New work restrictions for foreign-trained doctors

All foreign-trained doctors must spend at least two years under conditional registration, during which they need to work under supervision, before they can be considered for full registration that allows them to practise on their own.
All foreign-trained doctors must spend at least two years under conditional registration, during which they need to work under supervision, before they can be considered for full registration that allows them to practise on their own. PHOTO: ST FILE

Those on conditional registration cannot offer aesthetic treatment; they also face health screening limit

No foreign-trained doctors applying to work here will be allowed to offer aesthetic treatments while they are on conditional registration, and no more than 20 per cent of their time can be spent on health screening.

The new rules under the Singapore Medical Council (SMC) Registration and Supervisory Framework were issued on Dec 18 and are now in effect.

All foreign-trained doctors must spend at least two years under conditional registration, during which they need to work under supervision, before they can be considered for full registration that allows them to practise on their own.

There were 256 new conditionally registered doctors in 2016, bringing the total to 2,250 as of the end of 2016, with only 146 working in the private sector.

An SMC spokesman told The Straits Times that the compulsory supervisory period, which ranges from two to four years, is to ensure that these doctors are able to provide conventional medical care, which is "treating illnesses and the sick".

Aesthetic treatments do not deal with medical problems, while health screening does not give doctors practice in treating illnesses.

Working in largely health screening and aesthetics will not be recognised as "supervised practice", the spokesman said.

"So they should not be allowed in such settings."

She added that only a few conditionally registered doctors devote all their time to providing aesthetic treatments, which pay well, or to health screening services.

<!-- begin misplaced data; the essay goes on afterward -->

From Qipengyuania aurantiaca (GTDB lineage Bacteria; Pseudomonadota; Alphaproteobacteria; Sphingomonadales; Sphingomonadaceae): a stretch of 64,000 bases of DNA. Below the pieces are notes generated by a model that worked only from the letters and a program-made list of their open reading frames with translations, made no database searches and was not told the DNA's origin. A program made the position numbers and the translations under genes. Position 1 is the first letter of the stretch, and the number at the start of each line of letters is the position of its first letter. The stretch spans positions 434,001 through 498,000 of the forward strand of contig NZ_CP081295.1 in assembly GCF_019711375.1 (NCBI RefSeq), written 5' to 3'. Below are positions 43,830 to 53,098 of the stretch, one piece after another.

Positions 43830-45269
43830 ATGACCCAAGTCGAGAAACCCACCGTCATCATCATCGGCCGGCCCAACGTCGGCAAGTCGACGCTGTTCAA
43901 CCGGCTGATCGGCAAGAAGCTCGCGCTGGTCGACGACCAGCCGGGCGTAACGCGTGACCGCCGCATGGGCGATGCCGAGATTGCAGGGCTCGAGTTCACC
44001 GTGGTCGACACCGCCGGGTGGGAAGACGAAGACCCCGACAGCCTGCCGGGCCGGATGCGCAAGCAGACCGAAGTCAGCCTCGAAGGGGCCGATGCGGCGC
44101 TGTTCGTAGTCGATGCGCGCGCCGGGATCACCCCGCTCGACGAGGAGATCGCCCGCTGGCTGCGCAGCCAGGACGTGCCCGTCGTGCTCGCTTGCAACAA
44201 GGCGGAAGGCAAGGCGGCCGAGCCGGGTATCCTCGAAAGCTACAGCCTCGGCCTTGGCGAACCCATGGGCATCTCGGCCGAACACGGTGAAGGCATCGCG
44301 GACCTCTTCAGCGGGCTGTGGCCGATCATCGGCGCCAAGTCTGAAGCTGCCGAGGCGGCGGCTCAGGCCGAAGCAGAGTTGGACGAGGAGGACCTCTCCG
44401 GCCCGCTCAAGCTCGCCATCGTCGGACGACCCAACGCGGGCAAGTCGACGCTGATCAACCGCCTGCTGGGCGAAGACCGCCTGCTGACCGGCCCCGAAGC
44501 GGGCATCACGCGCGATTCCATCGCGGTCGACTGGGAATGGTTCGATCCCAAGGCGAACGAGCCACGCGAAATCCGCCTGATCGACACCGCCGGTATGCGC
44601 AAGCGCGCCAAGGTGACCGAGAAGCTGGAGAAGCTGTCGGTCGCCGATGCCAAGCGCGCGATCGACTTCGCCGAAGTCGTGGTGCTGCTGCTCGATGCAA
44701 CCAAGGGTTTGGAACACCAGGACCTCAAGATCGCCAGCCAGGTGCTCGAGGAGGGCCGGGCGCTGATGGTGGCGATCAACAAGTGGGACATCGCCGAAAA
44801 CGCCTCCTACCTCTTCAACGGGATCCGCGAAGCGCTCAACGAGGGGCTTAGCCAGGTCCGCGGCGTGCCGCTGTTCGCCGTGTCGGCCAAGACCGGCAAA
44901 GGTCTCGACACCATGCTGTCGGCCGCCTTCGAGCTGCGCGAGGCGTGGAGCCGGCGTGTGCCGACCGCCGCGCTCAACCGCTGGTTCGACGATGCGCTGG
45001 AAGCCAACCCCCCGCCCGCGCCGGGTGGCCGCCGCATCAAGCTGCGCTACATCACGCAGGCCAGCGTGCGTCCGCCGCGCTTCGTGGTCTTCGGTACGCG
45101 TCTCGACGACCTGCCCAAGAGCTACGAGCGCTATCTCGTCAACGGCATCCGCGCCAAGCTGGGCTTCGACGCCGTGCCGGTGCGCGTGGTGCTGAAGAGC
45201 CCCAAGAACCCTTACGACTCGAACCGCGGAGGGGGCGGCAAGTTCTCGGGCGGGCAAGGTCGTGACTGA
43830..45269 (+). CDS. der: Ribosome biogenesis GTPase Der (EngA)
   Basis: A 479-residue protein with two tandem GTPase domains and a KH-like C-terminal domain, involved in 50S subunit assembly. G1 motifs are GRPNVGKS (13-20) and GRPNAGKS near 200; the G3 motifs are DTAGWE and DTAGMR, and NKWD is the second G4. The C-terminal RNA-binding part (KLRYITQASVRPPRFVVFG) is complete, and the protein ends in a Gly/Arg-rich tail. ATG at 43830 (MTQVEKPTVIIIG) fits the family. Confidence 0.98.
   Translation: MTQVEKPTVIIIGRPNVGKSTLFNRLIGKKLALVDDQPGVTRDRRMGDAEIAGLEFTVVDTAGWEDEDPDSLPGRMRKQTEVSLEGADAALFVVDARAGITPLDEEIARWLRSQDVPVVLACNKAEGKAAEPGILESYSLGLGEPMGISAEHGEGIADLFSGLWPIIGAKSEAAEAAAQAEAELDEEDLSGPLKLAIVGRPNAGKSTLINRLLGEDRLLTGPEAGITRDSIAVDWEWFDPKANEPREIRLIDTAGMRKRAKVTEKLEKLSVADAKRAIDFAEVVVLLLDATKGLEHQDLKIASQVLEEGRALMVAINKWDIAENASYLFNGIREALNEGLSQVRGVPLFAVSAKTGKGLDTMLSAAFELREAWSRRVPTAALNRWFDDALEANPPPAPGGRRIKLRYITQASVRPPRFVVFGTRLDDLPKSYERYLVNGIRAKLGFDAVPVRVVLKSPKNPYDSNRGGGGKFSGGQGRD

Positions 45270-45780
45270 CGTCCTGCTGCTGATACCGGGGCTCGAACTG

Doctors working here on conditional registration, who are already offering aesthetic treatments or who spend most of their time on health screening, may continue to do so.

But the time spent on such activities from today will not be taken into account for their application for full registration.

If they change employers or the place of practice, they will no longer be allowed to do aesthetic work or spend more than 20 per cent of their time on health screening.

Even if they do not, the spokesman said the SMC "will be considering their position in the light of aesthetic practice being no longer acceptable for full registration. They will be informed of SMC's position for their current C-registration".

The new rules also do not allow conditionally registered doctors to move to private practice until they have reached level 3 of supervision.

The SMC says "most doctors need at least close to two years to reach level 3".

At that level, a conditionally registered doctor is allowed more autonomy and does not need to be as closely supervised.

Previously, they could move to private practice after one year in the public sector if they had moved up to level 2 of supervision.

The change does not affect those who were already working in the private sector on Dec 18, when the new rule became effective.

Parkway and the Singapore Medical Group, which both provide health screening, said they are not affected as their doctors are all on full registration.

Only Aesthetics, which has seven clinics, said it has two doctors on conditional registration providing aesthetic treatments.

Ms Nicole Chia, a marketing executive at Only Aesthetics, said the two doctors will continue in this role.

A version of this article appeared in the print edition of The Straits Times on January 01, 2018, with the headline 'New work restrictions for foreign-trained doctors'. Print Edition | Subscribe